The Chill Is Gone
by Joe Bonura, CSP
Part I encompassed principles of voice mail when calling
people you know or who know of you. This article focuses
on how to use voice mail to your advantage when making cold
calls. Voice mail can be a disheartening obstacle for sales
people cold calling for prospects. For our purposes, we
will define a cold call as a person who does not know who
we are, was not a referral, and was not expecting the call.
Follow along as I take you through the anatomy of a cold
call and overcoming the voice mail blues. Let's take the
chill out of cold calling.
The Prospect Who Knew Too Much
If you get voice mail on your initial dial to a prospect,
give the receiver only your name and company; do not leave your
phone number. It is your responsibility to reach the prospect, and
leaving your number will only frustrate your prospect, especially
if you are difficult to reach.
If you leave your number on voice mail or with a secretary, you
have relinquished control of the situation. When you call again,
the secretary can tell you that he has your number and will return
your call. As a general rule, people who do not know you will
probably not return your call.
Try this approach if you are calling long distance: "This
is Ann from Joe Bonura & Associates, Inc. calling long distance.
Sorry we missed you this time. I will call back this afternoon.
Please expect my call." You have raised the prospect's
curiosity. When you call again, they will want to know who you
Take The Live Option
In Part One, I recommended taking the live option when warm calling.
The same applies to cold calling, so I will repeat my recommendations.
If you have the option of reaching a live person, take it. Usually
dialing zero after the beep will get you to an assistant or receptionist.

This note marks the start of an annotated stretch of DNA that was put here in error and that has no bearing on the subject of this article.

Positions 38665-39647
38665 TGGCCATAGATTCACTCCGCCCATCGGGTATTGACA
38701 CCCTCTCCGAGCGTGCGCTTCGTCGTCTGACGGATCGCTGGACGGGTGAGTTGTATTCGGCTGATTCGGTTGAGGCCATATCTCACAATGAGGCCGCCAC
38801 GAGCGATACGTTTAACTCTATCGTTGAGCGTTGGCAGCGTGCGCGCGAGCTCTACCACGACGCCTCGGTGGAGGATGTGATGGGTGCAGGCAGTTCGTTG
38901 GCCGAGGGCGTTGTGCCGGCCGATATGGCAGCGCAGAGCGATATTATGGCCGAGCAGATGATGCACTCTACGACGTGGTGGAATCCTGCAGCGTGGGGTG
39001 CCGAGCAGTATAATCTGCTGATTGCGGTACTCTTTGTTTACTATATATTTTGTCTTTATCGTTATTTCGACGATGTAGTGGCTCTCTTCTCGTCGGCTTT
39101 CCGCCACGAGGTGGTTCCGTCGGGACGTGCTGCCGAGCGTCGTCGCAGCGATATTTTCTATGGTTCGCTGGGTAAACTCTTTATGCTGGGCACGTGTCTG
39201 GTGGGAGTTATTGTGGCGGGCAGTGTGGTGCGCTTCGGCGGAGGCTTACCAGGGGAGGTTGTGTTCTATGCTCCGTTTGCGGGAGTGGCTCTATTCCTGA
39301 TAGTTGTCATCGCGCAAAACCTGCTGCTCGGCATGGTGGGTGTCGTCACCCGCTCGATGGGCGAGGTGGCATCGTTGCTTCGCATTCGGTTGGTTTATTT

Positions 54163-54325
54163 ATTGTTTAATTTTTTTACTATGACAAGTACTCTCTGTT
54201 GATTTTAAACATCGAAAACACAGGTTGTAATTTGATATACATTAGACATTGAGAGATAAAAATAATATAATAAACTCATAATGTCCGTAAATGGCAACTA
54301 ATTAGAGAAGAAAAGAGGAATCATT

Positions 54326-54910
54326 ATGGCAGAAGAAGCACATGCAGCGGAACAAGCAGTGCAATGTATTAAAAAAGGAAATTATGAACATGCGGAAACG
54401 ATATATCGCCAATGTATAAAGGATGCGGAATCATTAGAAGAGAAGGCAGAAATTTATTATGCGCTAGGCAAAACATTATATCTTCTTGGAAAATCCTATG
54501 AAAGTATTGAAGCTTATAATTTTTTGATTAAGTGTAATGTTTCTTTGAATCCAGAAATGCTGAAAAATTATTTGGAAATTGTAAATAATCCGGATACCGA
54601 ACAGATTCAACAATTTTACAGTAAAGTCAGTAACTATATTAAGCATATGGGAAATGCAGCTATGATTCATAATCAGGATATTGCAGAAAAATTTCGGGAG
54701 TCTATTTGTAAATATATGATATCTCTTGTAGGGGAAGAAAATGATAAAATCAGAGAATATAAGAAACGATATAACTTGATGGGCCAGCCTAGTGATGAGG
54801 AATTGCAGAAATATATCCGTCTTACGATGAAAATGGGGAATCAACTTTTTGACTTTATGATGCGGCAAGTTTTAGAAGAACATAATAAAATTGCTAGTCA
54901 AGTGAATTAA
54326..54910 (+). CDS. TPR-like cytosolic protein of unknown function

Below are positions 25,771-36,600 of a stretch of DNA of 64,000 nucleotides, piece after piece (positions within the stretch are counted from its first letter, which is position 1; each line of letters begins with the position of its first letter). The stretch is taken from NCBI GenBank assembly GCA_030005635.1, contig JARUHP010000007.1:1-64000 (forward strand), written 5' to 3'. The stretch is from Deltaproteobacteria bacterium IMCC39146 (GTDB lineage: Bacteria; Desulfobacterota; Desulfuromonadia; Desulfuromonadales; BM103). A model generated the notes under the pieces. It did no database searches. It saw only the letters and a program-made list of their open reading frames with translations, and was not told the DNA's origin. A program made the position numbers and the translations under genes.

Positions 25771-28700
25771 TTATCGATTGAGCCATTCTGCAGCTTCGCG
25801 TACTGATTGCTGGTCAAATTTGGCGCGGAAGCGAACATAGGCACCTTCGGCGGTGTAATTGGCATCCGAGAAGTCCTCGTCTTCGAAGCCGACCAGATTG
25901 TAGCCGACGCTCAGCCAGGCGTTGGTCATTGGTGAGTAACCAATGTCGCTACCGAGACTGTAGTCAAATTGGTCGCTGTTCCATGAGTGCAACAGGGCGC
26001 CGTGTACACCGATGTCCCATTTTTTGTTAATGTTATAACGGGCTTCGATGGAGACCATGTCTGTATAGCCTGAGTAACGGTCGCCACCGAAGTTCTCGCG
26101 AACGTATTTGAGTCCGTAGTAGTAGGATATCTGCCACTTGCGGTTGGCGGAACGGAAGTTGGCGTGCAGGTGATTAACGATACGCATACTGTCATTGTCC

Ask for the assistant's name, and say, "Linda, I was in
Bob's voice mail. What is the best time to reach him in person?"
Call back at the suggested time, and if you are unable to reach
him, forward to the assistant again, asking for her by name, and
say, "Linda, I was unable to reach Bob at the time you suggested.
I would leave a message; however, I'm difficult to reach sometimes,
and I am afraid we will play voice mail tag all day. How can I
reach him now?" You will be amazed at how often you find
your contact by simply asking this question.
Set A Telephone Appointment
If you still have not reached Bob, set a telephone appointment
on his voice mail to reduce tag time and increase your chances of
reaching him. Your message may sound something like this: "This
is Ann calling from Joe Bonura & Associates, Inc., where we help
organizations increase sales and improve service by providing top-notch
training programs. I could not reach you the last few times that
I called. I don't know you, Bob, and you don't know BBDG. I'm not
sure I can help you until I know more about your company. I would
like to set a five-minute telephone appointment to ask you a few
questions. Please check your calendar for either 4pm tomorrow or
10am Wednesday morning. I will call your assistant this afternoon
to confirm a time. You may call me toll-free at (give phone number)
if you would like to confirm earlier."
The 800 Number Dilemma
Many sales people vacillate on whether to use a toll-free
number in their message because they run the risk of positioning